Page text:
NISO Gives up on Environmental Conditions Standard

The standards committee developing the proposed national standard for "Environmental Conditions for Storage of Paper-based Library and Archive Collections" was not able to achieve consensus on the parameters of the standard. Over a ten-year period this is the second NISO standards committee that attempted to describe a national standard on environmental conditions that reached an impasse. The NISO Standards Development Committee, in consultation with the committee chair, Mr. William K. Wilson, has decided to publish the last committee draft as a NISO Technical Report. The Report will be published in early 1995 and will be available from NISO Press (tel. 301/567-9522). (From the October 1994 Information Standards Quarterly, v.6 #4, p. 12).

In related standards news from NISO, Z85.1-1980, "Permanent and Durable Library Catalog Cards" is undergoing revision; "Environmental Conditions for the Exhibition of Library. . . Materials" is under development in Subcommittee MM; "Library Binding and Library Prebound Books" is under development in Subcomittee ZZ; "Information to be Included in Ads [etc.] for Products Used for the Storage, Binding or Repair of Library Materials" is under development in Subcommittee SS; and the last one ("Physical Preparation of Theses and Dissertations. . .") is in limbo, waiting for the people who care about this subject to come forward and volunteer to be on the committee. Anyone interested in helping develop a theses and dissertations standard can call Pat Harris at NISO's new number, 301/654-2512, or Margaret Byrnes at the National Library of Medicine, 301/496-8124.

Cooperative Preservation Program Group Meets

On December 8-9, representatives of state, regional and national multi-institutional preservation programs met in Austin, to discuss strategy issues and visit preservation and conservation sites. This group, which has been meeting each December for nearly a decade, provides a forum for the administrators of cooperative programs to focus on areas of mutual interest. Members include state preservation programs of New York, Maryland, Colorado, Nebraska and Kansas, as well as the regional centers SOLINET and NEDCC.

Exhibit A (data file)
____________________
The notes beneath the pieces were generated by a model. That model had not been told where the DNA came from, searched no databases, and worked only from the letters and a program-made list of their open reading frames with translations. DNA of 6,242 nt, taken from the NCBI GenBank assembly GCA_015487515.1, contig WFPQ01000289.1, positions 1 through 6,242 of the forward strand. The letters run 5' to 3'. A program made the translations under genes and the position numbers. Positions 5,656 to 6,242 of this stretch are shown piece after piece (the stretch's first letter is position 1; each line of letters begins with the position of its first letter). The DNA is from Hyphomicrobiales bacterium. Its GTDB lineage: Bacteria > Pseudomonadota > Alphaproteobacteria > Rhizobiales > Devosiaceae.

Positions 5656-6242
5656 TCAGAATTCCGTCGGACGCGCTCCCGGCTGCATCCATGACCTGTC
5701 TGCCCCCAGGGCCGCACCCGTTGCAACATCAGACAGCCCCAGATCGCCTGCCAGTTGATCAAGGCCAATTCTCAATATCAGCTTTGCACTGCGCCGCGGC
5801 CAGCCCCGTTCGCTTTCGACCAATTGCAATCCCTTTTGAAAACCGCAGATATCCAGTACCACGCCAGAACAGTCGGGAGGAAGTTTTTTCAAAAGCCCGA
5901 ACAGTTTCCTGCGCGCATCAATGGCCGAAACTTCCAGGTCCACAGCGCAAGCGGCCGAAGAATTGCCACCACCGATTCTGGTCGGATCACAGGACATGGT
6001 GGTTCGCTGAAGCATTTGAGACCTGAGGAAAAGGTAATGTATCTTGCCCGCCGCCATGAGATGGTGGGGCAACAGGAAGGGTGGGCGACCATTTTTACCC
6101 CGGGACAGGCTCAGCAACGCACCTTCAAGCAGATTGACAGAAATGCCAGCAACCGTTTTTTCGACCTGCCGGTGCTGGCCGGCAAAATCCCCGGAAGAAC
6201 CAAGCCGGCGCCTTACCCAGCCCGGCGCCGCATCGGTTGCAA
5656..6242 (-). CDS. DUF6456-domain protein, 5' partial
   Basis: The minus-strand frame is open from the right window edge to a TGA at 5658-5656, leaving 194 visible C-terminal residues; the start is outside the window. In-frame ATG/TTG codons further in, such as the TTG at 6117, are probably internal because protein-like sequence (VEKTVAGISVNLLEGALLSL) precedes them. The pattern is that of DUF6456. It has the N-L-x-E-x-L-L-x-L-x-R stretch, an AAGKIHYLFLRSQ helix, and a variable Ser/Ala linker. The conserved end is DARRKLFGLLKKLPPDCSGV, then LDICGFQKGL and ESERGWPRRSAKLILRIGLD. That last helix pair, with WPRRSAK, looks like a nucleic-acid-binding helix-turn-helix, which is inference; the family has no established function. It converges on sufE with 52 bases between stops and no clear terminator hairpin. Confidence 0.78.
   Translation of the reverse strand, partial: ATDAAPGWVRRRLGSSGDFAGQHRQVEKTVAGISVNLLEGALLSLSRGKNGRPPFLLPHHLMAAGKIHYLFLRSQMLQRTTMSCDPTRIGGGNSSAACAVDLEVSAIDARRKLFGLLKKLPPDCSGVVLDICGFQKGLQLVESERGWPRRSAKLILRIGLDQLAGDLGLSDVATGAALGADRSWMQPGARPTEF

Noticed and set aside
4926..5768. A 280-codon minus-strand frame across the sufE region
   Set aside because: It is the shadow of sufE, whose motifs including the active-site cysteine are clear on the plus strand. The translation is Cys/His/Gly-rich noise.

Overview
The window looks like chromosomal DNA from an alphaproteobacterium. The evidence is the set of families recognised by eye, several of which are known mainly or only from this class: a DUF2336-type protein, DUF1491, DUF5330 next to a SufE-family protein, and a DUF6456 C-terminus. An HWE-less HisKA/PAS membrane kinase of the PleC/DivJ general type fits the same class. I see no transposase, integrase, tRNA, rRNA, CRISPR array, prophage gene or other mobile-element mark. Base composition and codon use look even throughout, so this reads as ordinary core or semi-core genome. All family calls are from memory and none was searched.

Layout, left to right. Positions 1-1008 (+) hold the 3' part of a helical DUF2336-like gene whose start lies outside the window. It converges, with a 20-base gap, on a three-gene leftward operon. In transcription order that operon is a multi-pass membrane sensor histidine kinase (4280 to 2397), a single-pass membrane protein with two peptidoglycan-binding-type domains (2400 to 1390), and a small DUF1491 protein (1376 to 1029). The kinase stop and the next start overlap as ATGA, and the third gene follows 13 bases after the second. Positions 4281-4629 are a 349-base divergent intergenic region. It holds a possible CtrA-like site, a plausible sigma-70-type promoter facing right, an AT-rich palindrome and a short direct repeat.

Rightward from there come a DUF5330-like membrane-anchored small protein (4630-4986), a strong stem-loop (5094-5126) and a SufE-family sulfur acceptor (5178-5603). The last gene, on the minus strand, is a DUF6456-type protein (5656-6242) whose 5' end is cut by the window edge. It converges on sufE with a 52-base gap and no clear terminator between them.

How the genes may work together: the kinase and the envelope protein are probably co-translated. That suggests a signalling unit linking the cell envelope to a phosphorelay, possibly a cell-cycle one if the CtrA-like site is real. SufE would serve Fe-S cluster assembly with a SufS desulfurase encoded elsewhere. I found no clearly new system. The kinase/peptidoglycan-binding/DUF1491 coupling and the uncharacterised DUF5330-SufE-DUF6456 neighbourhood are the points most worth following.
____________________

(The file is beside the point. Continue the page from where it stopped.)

Smart Face-up Photocopiers that Scan Fragile Books

The London Financial Times for February 9 reported, on p. 12, a "Scanner to Protect Frail Book Bindings." It said that a Sussex-based inventor has applied for a patent for a scanning device which avoids damaging tightly-bound books because it works when the book is open by as little as 45°. The system can penetrate a book's gutter using a wedge-shaped scanner witha prismatic device at its end. It can also record watermarks when the book is opened 90° and a light is inserted on the other side of the page to the scanner. A telephone number and a fax are given at the end: (0)171 628 2922; fax (0)171 920 0951.

In this country, Minolta has a new scanning photocopier called the Digital Publication Copying System 3000, which was exhibited at the ALA Midwinter meeting. It has a planetary scanner that automatically compensates for the curve of the page in the open book, so that the image copy will look flat, and it erases the gutter shadow. If it is upgraded to incorporate a PC, the digital data can be sent to a computer, where it can be directly faxed, printed, electronically mailed, stored on optical disk, or distributed over the Internet. It has a short warm-up time and prints 20 pages per minute. It does cost a lot, about $29,000. For more information, contact Carl Disparti at Minolta, 708/882-7700.

Environmental Monitoring Kit Lent by PRLC

The Pittsburgh Regional Library Center has an environmental monitoring kit that they lend out within the area they serve in Pennsylvania, West Virginia, and Maryland. They also lend outside the area. The kit includes five items of literature and five battery-powered pieces of equipment that have a total value of $777:

Fisher Scientific Thermo-Hygro
Extech Light Meter
Fisher Scientific Hygrometer--Analog
Fisher Scientific Thermo-Hygro Recorder
Psychro-Dyne and case

The most expensive item is the Thermo-Hygro Recorder.

The kit may be borrowed either through inter-library loan or by phone. Phone orders must be prepaid and a loan request form must be turned in before the kit can be sent.